West Midlands Police officers 'feared they were terror targets'
Police officers felt "very vulnerable" and feared they would be the victim of a terrorist kidnap plot - only to later find the threat stemmed from a hoax 999 call by one of their own colleagues, who has been jailed for seven years.
The call led to "unprecedented measures" being put in place by West Midlands Police, after PC Amar Hussain suggested an officer would be kidnapped by a radical Muslim with links to so-called Islamic State (IS).
Speaking anonymously to the BBC, one serving officer said colleagues - who were told not to wear uniforms to and from work - believed an attack was "highly likely".
It even led officers to report back to work to let the force know they had arrived home safely.
"Some stations went all out to protect the officers and stopped single-crewing, but where we are based it's too busy to implement the same measures," she said.
"We were told not to wear our uniform - or any part of it - travelling in to work or home at the end of a shift.
"And we were advised to keep changing our route and be vigilant for cars that might be following us."
Hussain, 29, from Yardley in Birmingham, was found guilty of two counts of perverting the course of justice earlier this month.
'This was different'
Stafford Crown Court heard Hussain made the call to try to incriminate members of Dawat-E-Islami, a peaceful Muslim prayer group that he held a grudge against.
Jurors were told the "credible" call, on 8 December 2014, left the force with about six hours to put measures in place to protect officers from a possible kidnap situation.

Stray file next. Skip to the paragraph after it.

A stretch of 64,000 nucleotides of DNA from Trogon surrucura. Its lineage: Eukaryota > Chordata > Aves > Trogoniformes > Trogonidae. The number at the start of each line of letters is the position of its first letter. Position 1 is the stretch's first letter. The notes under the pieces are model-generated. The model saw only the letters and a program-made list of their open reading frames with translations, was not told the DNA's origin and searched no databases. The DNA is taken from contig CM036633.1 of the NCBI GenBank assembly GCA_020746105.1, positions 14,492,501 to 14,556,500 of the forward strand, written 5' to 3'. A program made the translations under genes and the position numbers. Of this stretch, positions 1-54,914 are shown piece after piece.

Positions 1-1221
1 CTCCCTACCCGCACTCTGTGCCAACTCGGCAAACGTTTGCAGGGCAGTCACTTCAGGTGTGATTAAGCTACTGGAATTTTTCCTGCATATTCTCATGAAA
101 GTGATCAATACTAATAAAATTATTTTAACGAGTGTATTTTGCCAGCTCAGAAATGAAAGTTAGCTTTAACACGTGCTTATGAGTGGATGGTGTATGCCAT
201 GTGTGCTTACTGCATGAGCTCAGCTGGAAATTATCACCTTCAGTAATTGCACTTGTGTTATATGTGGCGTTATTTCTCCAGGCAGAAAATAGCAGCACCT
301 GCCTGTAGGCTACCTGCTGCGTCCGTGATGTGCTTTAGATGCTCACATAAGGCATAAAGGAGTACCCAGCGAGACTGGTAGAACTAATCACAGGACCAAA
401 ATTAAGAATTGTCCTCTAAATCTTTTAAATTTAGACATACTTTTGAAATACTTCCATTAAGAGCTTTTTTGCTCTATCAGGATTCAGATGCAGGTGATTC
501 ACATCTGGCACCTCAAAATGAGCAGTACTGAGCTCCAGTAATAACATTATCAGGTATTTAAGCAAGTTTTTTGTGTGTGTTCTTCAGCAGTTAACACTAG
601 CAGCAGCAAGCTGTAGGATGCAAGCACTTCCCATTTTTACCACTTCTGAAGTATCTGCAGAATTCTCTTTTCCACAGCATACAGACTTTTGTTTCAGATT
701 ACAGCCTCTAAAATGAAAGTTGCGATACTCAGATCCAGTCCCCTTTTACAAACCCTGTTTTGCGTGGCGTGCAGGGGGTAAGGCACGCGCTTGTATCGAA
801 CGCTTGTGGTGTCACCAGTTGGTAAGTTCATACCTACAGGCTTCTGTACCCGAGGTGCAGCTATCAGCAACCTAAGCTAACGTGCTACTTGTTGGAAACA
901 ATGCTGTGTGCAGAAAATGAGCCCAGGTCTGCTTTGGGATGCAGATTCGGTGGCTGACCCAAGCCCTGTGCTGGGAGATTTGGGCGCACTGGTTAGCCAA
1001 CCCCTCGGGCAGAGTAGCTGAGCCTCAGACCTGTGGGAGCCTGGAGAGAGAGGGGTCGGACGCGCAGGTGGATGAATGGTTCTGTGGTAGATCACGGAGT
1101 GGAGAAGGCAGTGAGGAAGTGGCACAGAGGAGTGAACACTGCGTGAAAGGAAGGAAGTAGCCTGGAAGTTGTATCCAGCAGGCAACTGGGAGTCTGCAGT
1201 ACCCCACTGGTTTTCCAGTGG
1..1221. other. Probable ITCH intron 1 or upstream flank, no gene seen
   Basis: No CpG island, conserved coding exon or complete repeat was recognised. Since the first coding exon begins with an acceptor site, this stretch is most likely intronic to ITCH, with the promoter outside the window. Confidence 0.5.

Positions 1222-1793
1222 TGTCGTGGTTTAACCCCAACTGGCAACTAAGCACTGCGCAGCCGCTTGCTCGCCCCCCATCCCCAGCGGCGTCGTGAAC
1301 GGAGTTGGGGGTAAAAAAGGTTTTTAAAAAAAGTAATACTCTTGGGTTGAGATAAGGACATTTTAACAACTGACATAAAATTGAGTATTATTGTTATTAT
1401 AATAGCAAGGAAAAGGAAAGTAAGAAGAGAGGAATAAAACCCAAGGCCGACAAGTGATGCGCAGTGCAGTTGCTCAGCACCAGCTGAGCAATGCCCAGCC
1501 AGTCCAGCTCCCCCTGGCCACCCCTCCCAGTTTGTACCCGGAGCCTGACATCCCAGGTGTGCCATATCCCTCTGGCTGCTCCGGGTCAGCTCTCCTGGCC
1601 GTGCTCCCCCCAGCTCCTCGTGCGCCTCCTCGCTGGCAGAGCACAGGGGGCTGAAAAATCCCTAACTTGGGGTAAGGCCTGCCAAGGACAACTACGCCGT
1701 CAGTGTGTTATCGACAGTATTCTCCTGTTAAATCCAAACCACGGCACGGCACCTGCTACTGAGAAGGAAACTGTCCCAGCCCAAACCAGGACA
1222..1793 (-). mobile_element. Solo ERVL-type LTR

Although threats are often made to the force, this one was taken seriously, the officer said.
"There are threats on a regular basis - maybe someone on the run who has said they will kill a police officer.
"We are just warned about it in briefing and that's it - it doesn't make the press.
"But this was different in the way that we were pretty much told it was going to happen.
"We all believed an attack was highly likely and felt very vulnerable off duty."
'Disgusted and embarrassed'
Perry Barr MP, Khalid Mahmood said the force was not to know the call was made by someone in a "responsible position."
"This is an issue that West Midlands Police would deal with seriously," he said.
"This was a criminal event... if an individual does this then he should be dealt with in the correct way."
Within the force, there is anger about Hussain's actions.
"We are all disgusted and embarrassed that someone like that was a police officer and worked amongst us," the officer said.
"Though his actions scared us it didn't stop us from going about our business and doing our job because we will always put the community first.
"Amar Hussain is not a copper, he's a fraud."